Masters Cum Laude Graduate Improves the Lives of the Elderly
The functional fitness of a group of senior citizens living in Durban old age homes changed for the better after a study completed by UKZN Masters cum laude graduate, Mr Levin Chetty.
Chetty of Phoenix was part of a team of UKZN Health Sciences researchers who decided to give back to the community by conducting research that would benefit society’s significant but often forgotten population of senior citizens.
A biokineticist by profession, the enthusiastic technician in UKZN’s Physiotherapy discipline said his study aimed to determine the effects of a structured group exercise programme on the functional fitness of male and female people over the age of 60 who lived in five old age homes in the eThekwini Municipality region.
‘A quasi-experimental design was used to compare the effect of a 12-week group exercise programme on two groups of participants using pre-test post-test procedures,’ he explained.
Twenty participants were selected from each old age home with participants randomly allocated into either an experimental group or a comparison group at each site. The experimental group participated in the exercise intervention three times a week for 12 weeks, while the comparison group received the same intervention twice a week for 12 weeks.
Chetty said the prescribed intervention was guided by the recommendations outlined by the American College of Sports Medicine (ACSM) and American Heart Association (AHA). ‘It comprised warm-up, balance, endurance, resistance and cool-down components. Assessments of upper and lower body strength and flexibility, aerobic endurance, agility and balance were conducted before and after the intervention using the Senior Functional Fitness Test.’
Comparisons of baseline and post-intervention measures in the study showed greater improvements in the participants’ upper and lower body strength and flexibility as well as aerobic endurance capacity. However, no improvements were observed in participants’ agility and balance levels. Regarding training frequency, no significant difference in functional fitness measures was observed in both groups following the 12-week intervention programme.
The study concluded that 12 weeks of multifaceted group exercise training, at least twice a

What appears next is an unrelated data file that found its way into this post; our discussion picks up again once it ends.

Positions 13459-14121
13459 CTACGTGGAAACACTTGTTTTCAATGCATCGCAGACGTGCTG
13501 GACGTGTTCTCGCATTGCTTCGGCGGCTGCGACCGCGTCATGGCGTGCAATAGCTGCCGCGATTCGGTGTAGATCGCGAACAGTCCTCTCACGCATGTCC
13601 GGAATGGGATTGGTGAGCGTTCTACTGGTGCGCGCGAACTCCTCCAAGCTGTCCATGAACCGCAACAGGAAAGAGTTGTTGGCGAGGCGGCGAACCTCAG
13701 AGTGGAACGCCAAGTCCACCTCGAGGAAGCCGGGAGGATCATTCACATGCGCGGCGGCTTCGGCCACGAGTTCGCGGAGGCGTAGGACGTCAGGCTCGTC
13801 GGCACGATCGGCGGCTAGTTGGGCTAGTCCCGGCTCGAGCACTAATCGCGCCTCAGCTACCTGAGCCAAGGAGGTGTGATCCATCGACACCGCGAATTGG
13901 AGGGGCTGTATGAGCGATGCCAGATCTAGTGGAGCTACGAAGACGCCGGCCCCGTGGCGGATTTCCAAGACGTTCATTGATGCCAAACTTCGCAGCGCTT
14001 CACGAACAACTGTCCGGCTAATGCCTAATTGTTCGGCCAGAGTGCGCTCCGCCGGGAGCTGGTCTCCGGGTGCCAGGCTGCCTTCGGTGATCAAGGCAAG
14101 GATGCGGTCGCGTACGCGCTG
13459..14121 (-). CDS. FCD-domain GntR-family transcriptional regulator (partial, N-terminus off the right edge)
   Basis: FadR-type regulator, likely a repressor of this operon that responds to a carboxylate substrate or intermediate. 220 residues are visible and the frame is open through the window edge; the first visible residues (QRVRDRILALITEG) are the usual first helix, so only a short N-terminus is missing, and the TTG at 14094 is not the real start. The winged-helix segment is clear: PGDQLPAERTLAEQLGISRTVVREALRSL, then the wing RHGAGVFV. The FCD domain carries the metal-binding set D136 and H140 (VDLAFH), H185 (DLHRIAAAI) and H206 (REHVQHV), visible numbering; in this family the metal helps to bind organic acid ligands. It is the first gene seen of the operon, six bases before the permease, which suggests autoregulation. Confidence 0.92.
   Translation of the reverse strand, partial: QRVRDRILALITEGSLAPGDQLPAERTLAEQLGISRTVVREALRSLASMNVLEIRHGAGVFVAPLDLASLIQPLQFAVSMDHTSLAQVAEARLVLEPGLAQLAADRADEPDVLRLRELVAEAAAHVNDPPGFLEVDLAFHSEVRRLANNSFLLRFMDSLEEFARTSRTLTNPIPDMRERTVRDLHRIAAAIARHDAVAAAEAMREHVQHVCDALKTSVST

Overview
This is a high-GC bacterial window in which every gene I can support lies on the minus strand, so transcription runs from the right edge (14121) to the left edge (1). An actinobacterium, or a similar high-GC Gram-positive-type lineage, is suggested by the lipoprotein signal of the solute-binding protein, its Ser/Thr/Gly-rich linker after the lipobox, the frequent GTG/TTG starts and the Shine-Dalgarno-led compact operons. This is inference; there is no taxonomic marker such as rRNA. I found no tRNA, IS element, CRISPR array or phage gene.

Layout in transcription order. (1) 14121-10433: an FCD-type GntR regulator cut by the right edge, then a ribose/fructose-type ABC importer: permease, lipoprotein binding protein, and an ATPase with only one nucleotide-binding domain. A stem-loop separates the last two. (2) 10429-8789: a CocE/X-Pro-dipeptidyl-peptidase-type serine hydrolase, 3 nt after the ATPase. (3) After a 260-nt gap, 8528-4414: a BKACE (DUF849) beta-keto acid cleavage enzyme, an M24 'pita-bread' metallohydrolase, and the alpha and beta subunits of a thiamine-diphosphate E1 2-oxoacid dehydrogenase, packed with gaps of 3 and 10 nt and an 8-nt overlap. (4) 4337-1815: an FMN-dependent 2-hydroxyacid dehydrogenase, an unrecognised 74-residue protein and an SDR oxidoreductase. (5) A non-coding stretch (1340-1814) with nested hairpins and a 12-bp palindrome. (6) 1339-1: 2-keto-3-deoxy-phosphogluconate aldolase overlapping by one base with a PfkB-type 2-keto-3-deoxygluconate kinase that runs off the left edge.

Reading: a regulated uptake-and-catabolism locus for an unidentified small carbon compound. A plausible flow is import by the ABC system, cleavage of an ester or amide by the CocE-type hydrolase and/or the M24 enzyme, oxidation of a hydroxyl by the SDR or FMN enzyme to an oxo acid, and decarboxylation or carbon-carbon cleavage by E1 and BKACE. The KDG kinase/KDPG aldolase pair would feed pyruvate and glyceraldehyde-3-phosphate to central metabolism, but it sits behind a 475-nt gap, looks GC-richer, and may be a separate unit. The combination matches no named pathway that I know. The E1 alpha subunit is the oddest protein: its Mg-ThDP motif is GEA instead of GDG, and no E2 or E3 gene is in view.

week, could be used as an effective strategy to promote functional fitness in the elderly.
‘It feels great to graduate cum laude,’ said the ecstatic Chetty. ‘I feel a sense of accomplishment but at the same time also humbled that I’ve had the opportunity to pursue a postgraduate degree.’
Chetty said: ‘Biokinetics is the application of exercise in rehabilitative treatment or performance, usually in a sport setting. I thought it would be beneficial to take this expertise and apply it to a geriatric population who are more prone to chronic diseases.’
‘My interest in working for the elderly comes from a love of family. I am part of a large tight-knit family and from a culture where the extended family is just as important as the nuclear family. Care for the elderly is also an area that will inevitably touch the lives of every individual at some point in their lives. I believe that it is an area of life that can provide us with much more life worth and fulfilment.’
Chetty warned that people often became totally engrossed with their own personal lives and forgot about the wealth of expertise and experience elderly folk had and how much could be learned from them.
He completed his Honours Degree in Biokinetics in 2011 after obtaining an undergraduate degree in Sport Science.
Chetty, who acknowledged the support he received from his family, friends and colleagues in the Physiotherapy discipline, said he wanted to contribute to the teaching and research ethos of the University by pursuing a PhD.
His motto is: Love, compassion and kindness. ‘The rest is commentary.’